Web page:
This cheap Raspberry Pi 4B alternative offers two unmatched features

(Image credit: Radxa)

Radxa, a Brazilian developer of single-board computers (SBCs), has started sales of its Rock Pi 4C SBC that is designed for ultra-cheap ultra-compact systems. 

The Radxa Rock Pi 4C SBC is based on the Rockchip RK3399 system-on-chip (SoC) that was originally designed for inexpensive Google Android tablets and therefore has a rather decent feature set and performance. The board could potentially power an entry-level home-theater or entertainment PCs project or a ‘typewriter-class’ office PC that does not need significant performance. 

The Rockchip RK3399 SoC packs two high-performance Arm Cortex-A72 cores running at up to 1.80GHz, four energy-efficient Arm Cortex-A53 cores operating at up to 1.40GHz, Arm Mali-T864 GPU, as well as a multimedia engine that supports hardware decoding of modern video codecs used by streaming services, including MPEG-1, MPEG-2, MPEG-4, H.263, H.264/MPEG4-AVC, H.265/HEVC, VC-1, VP9, VP8, and MVC.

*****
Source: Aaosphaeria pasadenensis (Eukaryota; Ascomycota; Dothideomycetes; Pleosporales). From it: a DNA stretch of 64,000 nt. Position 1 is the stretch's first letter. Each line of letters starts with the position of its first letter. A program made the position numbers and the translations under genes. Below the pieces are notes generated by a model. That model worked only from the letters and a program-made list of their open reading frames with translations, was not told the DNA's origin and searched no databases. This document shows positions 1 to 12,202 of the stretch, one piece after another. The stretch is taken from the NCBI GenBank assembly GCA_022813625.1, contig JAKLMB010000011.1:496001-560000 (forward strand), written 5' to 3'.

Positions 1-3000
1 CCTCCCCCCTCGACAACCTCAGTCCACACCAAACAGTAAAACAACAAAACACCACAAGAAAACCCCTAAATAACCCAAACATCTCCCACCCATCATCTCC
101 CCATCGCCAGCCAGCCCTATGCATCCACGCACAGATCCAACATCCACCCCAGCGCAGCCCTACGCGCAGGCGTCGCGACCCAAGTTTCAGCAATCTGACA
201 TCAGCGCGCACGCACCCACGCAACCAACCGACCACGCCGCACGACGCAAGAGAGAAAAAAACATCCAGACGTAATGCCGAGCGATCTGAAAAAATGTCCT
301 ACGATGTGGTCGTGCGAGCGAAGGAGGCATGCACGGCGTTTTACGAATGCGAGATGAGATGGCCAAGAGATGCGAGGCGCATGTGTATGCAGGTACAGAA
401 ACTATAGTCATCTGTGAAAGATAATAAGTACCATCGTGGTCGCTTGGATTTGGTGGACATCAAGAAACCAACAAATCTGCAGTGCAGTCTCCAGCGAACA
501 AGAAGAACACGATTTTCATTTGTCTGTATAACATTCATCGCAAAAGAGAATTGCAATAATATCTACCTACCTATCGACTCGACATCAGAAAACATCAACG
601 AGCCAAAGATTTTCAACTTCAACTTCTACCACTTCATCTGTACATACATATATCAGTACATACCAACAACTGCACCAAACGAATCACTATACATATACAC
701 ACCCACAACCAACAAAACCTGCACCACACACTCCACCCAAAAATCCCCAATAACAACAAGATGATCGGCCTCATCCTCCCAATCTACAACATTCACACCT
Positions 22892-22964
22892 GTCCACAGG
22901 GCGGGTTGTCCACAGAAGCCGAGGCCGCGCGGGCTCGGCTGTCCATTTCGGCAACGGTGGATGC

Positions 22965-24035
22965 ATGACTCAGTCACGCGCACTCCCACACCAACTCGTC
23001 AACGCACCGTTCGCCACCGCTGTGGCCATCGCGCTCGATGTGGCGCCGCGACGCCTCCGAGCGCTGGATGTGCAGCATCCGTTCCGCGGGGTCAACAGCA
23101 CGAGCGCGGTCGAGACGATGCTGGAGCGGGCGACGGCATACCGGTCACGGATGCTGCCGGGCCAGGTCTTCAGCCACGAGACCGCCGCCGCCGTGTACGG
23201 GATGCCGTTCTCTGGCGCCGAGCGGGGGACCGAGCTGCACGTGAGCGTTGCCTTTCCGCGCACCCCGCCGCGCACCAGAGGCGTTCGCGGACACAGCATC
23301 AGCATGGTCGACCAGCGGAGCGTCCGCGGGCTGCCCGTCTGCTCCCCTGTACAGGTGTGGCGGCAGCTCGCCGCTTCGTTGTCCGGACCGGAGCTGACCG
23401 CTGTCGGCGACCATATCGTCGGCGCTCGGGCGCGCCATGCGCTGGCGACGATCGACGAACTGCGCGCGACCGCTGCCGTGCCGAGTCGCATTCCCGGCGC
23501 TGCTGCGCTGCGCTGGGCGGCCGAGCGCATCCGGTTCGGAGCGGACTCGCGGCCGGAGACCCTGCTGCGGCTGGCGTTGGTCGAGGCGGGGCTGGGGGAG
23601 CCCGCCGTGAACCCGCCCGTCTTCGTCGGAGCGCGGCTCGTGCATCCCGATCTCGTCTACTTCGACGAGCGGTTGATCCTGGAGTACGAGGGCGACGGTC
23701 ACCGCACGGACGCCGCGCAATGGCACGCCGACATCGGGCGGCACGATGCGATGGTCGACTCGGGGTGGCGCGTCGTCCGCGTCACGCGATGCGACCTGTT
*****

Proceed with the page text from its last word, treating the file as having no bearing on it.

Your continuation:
Universal SBC

The Rock Pi 4C SBC comes with 4GB (or less) LPDDR4 memory onboard, an optional eMMC storage module (up to 128GB), and can support a microSD card or an M.2 SSD (up to 2TB, PCIe 2.1 interface) SSD. On the connectivity side of things, the board features Bluetooth 5.0, Wi-Fi 5, Gigabit Ethernet, four USB 3.0 Type-A ports (2.0 and 3.0), a mini HDMI 2.0a output (supporting 4Kp60), a mini DisplayPort 1.2, a GPIO header, a 3.5-mm audio connector, and a USB-C connector for power. 

The SBC measures just 85x54mm and can fit into various chassis and is compatible with various accessories, including those designed by Radxa itself. 

As for software support, the Rock Pi 4C SBC can work with various Linux operating systems as well as Google’s Android along with select versions of Google’s Android TV. 

(Image credit: Radxa)

The Radxa’s Rock Pi 4C SBCs is available now from a variety of retailers, including Amazon (for $110) as well as AllNetChina (for $59).

Via CNX Software

Anton Shilov is the News Editor at AnandTech, Inc. For more than four years, he has been writing for magazines and websites such as AnandTech, TechRadar, Tom's Guide, Kit Guru, EE Times, Tech & Learning, EE Times Asia, Design & Reuse.